Two Dartmouth professors win at BioArts competition

by Erin Lee | 1/25/16 7:51pm

In addition to innovative and influential discovery, scientific research can also generate stunning images, biology professor Mary Lou Guerinot said. Two Dartmouth research labs, led by Guerinot and fellow biology professor Thomas Jack, proved this in their 2015 BioArt competition wins for their magnified photos of Arabidopsis thaliana, a flowering plant.

Hosted by the Federation of American Societies for Experimental Biology, the annual competition aims to highlight the beauty of biological research and bring images out of the laboratory and into the public eye, according to the FASEB website. Among the 11 winners were images featuring chick embryos, cancer cells, bacterial colonies and representations of brain activity.

Guerinot said her team, which includes biology professor Tracy Punshon and graduate student Suzana Car, studies how plants take up metals from the soil. Plants and seeds are the major source of micronutrients for most organisms, and Guerinot’s lab is looking at how increasing metal uptake in plants can alleviate nutritional deficiencies, she said. Higher concentrations of iron in rice, for example, could help solve iron deficiency, she said.

Guerinot said she identifies genes that contribute to metal intake and examines natural variations and mutations.

To conduct these experiments, Guerinot relies on synchrotrons — particle accelerators that emit high energy X-ray beams that cause the metals in the plants to fluoresce. Synchrotrons are located at specific facilities run by the United States Department of Energy that her team travels to, including the Stanford Synchrotron Radiation Lightsource in Stanford, California and Advanced Photon Source in Lemont, Illinois. Researchers submit proposals competing for 72-hour blocks of time with the synchrotrons, she said.

During these limited time frames at the facility, Guerinot’s team will usually stay up all night to generate about 30 images. They decided to submit an image from one of these sessions to the BioArt competition, she said. Car delivered the winning BioArt image at the National Synchrotron Light Source in Upton, New York.

The photo shows a heat map of zinc levels in an Arabidopsis leaf, with high concentrations of zinc revealed in white spots throughout the leaf. This was the first time her lab has entered an image into a science photography competition, Guerinot said.

“It was a great coincidence that two people at Dartmouth won,” she added.

The image from Jack’s team also features Arabidopsis, showing activated genes in young flower buds that determine which cells will form specific parts of the flower. Jack collaborated with California Institute of Technology biology professor Elliot Meyerowitz and Nat Prunet, a Caltech postdoctoral researcher and former Dartmouth graduate student. The image also placed ninth in the Nikon Small World photomicrography competition.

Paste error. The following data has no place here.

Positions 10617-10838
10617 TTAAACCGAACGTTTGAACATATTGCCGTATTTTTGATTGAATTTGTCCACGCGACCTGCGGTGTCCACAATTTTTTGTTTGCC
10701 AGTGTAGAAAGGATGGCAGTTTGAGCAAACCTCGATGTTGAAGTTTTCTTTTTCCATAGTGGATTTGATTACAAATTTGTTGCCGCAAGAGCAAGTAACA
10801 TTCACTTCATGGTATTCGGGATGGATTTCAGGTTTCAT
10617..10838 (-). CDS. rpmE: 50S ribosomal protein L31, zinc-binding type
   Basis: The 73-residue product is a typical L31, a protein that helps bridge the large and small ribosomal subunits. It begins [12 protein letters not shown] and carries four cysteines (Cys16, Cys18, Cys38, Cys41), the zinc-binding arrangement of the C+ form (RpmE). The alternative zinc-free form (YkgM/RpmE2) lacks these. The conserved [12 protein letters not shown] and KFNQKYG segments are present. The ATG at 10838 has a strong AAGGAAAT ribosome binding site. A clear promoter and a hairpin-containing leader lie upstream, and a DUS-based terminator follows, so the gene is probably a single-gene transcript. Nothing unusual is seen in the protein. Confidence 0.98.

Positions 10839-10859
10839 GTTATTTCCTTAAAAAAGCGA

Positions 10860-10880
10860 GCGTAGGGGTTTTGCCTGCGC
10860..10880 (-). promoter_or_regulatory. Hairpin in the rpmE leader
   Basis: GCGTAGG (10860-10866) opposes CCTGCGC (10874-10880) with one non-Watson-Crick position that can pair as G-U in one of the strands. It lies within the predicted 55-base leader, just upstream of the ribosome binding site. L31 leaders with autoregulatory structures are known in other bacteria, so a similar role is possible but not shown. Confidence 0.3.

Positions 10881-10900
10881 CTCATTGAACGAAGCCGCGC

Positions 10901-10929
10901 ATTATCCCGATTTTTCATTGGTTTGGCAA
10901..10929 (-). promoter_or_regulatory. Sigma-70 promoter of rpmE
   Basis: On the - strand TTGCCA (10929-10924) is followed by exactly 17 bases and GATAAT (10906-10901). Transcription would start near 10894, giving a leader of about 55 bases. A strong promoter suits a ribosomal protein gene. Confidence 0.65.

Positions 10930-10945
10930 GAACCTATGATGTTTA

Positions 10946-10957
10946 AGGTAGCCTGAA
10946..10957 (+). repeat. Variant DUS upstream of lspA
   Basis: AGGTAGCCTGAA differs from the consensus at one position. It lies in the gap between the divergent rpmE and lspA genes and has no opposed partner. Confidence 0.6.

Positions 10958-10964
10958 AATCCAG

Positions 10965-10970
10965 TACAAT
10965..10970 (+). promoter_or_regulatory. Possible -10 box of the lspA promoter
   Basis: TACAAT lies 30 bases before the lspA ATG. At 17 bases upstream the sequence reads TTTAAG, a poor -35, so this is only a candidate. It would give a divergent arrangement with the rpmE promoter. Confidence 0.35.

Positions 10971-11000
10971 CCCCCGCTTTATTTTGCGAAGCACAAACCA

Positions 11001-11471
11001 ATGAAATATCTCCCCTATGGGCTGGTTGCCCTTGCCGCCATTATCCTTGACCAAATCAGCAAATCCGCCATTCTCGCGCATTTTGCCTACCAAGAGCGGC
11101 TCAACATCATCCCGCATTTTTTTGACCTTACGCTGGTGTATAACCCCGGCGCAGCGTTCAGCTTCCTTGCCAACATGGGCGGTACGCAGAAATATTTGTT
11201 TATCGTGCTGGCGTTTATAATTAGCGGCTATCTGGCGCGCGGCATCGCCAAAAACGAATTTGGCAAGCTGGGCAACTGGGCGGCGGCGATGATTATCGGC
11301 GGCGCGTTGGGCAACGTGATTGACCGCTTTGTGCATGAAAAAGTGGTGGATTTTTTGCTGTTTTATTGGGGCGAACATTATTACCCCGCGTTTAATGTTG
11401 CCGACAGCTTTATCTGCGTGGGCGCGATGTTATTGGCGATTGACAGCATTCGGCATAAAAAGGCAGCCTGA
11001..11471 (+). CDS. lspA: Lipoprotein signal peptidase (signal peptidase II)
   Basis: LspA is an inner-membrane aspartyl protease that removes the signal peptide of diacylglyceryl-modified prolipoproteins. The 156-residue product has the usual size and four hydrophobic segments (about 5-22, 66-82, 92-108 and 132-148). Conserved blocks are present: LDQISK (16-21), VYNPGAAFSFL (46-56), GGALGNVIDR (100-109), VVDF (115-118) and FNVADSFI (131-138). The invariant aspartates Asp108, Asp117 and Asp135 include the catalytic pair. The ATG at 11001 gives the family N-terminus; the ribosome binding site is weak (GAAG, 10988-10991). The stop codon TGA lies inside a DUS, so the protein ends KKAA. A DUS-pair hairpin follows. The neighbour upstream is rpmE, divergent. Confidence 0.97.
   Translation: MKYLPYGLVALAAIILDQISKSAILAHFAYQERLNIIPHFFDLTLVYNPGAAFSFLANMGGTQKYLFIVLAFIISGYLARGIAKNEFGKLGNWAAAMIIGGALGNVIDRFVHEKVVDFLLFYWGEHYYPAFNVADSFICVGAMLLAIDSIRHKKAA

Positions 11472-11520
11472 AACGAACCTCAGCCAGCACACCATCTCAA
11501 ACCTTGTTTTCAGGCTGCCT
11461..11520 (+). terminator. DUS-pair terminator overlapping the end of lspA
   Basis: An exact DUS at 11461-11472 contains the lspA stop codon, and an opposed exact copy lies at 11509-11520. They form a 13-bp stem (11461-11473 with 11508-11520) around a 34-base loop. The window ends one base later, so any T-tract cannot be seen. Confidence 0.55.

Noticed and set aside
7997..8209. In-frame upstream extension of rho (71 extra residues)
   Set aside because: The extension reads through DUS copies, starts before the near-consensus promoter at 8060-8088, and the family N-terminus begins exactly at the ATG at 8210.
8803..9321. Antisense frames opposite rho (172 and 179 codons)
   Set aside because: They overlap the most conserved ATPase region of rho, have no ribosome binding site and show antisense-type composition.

Jack said his lab looks at flower development, how genes determine the formation of organs and where boundaries form between different cells.

Prunet, who previously worked in Jack’s lab, took the photo with a confocal microscope, showing fluorescent areas in the bud expressing different genes. Green areas will develop into stamens, the male organs of the plant, and red areas will become pistils, the female organs, Prunet said. The gene represented by red suppresses the masculinizing gene in green, allowing the female organs to form, he said.

Jack added that this particular experiment was done to study the degree to which these genes overlap and determine how many cells expressed both genes.

He said the photos his lab generates are usually meant to be published in scientific papers, but they decided to submit this particular photo to competitions because of its “striking” quality.

Prunet said he enjoys the visual aspect of microscopy and recently became interested in the intersection between art and science.

“There’s an artistic part of my job which I really like, even though it’s science,” he said.

Punshon wrote in an email that these microimages provide a unique glimpse into the biochemistry of plants, inspiring both researchers and the general public. She added that the team is looking for more avenues to showcase similar images that might otherwise not be published.

“The images we generate are often very beautiful, and they show a dimension that we don’t see in life,” Punshon said. “It also engages non-scientists and lay people to the beauty of the natural world and to science as a way of describing it.”

Guerinot said she appreciates the publicity the competition has generated for her research.

“The whole idea of BioArt is to show people science can be beautiful,” she said. “It draws people’s attention and makes them question — you look at a leaf and you don’t really think about where the metals are, but we do.”